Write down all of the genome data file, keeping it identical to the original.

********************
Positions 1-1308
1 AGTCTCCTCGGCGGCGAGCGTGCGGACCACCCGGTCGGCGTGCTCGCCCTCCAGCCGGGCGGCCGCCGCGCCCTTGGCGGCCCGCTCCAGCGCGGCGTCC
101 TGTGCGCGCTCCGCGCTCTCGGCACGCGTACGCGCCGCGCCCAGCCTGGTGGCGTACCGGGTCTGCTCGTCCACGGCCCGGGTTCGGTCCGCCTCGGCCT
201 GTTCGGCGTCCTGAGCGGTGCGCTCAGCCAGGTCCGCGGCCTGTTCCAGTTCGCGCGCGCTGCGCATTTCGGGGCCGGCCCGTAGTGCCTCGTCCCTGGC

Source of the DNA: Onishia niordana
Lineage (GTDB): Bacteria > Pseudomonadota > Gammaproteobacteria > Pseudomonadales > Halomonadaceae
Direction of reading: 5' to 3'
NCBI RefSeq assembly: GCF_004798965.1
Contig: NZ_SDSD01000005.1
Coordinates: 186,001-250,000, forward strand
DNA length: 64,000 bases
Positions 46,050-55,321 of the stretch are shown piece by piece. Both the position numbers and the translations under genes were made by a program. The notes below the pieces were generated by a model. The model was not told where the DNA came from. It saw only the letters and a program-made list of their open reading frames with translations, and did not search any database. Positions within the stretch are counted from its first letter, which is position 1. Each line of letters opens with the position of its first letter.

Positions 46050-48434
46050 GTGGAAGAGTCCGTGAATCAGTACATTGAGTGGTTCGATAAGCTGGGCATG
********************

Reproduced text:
Positions 1-1308
1 AGTCTCCTCGGCGGCGAGCGTGCGGACCACCCGGTCGGCGTGCTCGCCCTCCAGCCGGGCGGCCGCCGCGCCCTTGGCGGCCCGCTCCAGCGCGGCGTCC
101 TGTGCGCGCTCCGCGCTCTCGGCACGCGTACGCGCCGCGCCCAGCCTGGTGGCGTACCGGGTCTGCTCGTCCACGGCCCGGGTTCGGTCCGCCTCGGCCT
201 GTTCGGCGTCCTGAGCGGTGCGCTCAGCCAGGTCCGCGGCCTGTTCCAGTTCGCGCGCGCTGCGCATTTCGGGGCCGGCCCGTAGTGCCTCGTCCCTGGC

Source of the DNA: Onishia niordana
Lineage (GTDB): Bacteria > Pseudomonadota > Gammaproteobacteria > Pseudomonadales > Halomonadaceae
Direction of reading: 5' to 3'
NCBI RefSeq assembly: GCF_004798965.1
Contig: NZ_SDSD01000005.1
Coordinates: 186,001-250,000, forward strand
DNA length: 64,000 bases
Positions 46,050-55,321 of the stretch are shown piece by piece. Both the position numbers and the translations under genes were made by a program. The notes below the pieces were generated by a model. The model was not told where the DNA came from. It saw only the letters and a program-made list of their open reading frames with translations, and did not search any database. Positions within the stretch are counted from its first letter, which is position 1. Each line of letters opens with the position of its first letter.

Positions 46050-48434
46050 GTGGAAGAGTCCGTGAATCAGTACATTGAGTGGTTCGATAAGCTGGGCATG